Senators Concerned with Management of Ryan White HIV/AIDS Program
Friday, July 20, 2012Joe Brenckle 202-224-2465
WASHINGTON, D.C. – Senator Mike Enzi (R-WY), Ranking Member of the Health, Education, Labor, and Pensions (HELP) Committee, joined HELP Committee Chairman Tom Harkin (D-IA), and Senators Tom Coburn (R-OK) and Richard Burr (R-NC) to voice concerns with the Health Resources and Services Administration’s (HRSA) management of the Ryan White HIV/AIDS program. The senators requested that HRSA identify how it will correct the management lapses identified in the Government Accountability Office (GAO) report, to ensure that patients living with HIV/AIDS in the country receive the most effective treatment and care services they need.
The letter was written in response to a recent GAO report examining HRSA's oversight of the program. The report reflects growing concerns regarding HRSA's ineffective and inconsistent management of the program, particularly the most recent findings of the lack of a risk-based strategy within the agency to strategically prioritize site visits to grantees. The senators noted that these problems not only jeopardize the ability of the grantees to provide quality care for patients, but also create concerns about the effective use of taxpayer dollars.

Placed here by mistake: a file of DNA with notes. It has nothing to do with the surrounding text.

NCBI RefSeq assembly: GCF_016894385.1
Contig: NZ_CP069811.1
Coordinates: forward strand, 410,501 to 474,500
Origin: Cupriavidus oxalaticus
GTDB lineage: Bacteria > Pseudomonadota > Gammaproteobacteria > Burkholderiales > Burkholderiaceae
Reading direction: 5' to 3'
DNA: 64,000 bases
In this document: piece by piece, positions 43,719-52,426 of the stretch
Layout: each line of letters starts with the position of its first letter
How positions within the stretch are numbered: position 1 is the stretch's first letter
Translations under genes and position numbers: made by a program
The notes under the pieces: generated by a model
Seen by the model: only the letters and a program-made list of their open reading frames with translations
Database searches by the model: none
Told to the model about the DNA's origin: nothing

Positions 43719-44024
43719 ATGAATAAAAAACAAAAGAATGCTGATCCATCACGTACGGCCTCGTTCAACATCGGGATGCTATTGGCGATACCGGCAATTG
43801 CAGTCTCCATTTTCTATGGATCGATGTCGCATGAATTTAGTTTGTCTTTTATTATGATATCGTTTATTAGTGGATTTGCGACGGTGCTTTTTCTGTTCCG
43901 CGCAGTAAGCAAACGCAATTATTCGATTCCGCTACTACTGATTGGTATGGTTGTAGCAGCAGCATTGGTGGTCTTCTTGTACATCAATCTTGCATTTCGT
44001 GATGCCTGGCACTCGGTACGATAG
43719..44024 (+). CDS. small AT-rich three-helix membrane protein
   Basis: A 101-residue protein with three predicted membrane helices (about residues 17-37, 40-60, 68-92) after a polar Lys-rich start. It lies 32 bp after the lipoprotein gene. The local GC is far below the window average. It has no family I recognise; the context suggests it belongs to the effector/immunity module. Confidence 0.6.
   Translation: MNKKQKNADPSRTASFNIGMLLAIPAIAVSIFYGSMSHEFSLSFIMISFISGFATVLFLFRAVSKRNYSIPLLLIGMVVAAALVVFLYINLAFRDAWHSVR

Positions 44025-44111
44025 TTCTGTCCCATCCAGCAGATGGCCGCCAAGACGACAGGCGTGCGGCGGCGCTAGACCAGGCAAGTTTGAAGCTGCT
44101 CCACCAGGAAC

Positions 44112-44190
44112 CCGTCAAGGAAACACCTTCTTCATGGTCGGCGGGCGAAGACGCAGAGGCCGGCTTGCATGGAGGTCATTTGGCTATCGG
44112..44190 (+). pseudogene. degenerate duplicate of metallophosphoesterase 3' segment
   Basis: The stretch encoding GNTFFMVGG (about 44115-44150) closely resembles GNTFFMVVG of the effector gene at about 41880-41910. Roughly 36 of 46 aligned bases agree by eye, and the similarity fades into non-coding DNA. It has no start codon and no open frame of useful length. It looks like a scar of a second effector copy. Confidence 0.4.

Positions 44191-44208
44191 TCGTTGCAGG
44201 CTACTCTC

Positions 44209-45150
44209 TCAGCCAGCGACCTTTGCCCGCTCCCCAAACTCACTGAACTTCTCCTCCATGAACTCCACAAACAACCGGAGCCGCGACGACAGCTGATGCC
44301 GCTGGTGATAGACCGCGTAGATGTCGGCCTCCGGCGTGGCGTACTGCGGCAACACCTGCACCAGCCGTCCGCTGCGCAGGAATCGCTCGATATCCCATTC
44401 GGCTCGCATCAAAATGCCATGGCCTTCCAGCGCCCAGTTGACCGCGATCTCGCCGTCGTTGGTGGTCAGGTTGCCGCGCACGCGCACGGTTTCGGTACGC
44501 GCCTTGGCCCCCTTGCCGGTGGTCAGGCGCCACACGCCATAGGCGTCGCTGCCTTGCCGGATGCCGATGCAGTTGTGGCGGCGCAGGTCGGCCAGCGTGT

“We are at a critical juncture in the fight against HIV/AIDS both in the United States and internationally and we must address these issues without delay in a transparent and accountable manner. We look forward to a strategic management plan, identifying the steps HRSA will take to implement GAO's recommendations,” wrote the senators. “We also look forward to working with you to strengthen and improve the program at such a critical time in the history of the HIV/AIDS response.”
The GAO report and letter are especially timely because the International AIDS Conference is scheduled to be held July 22-27, in Washington, D.C. The conference will bring together HIV/AIDS experts to discuss the advances being made in the path forward to halt the HIV/AIDS epidemic.
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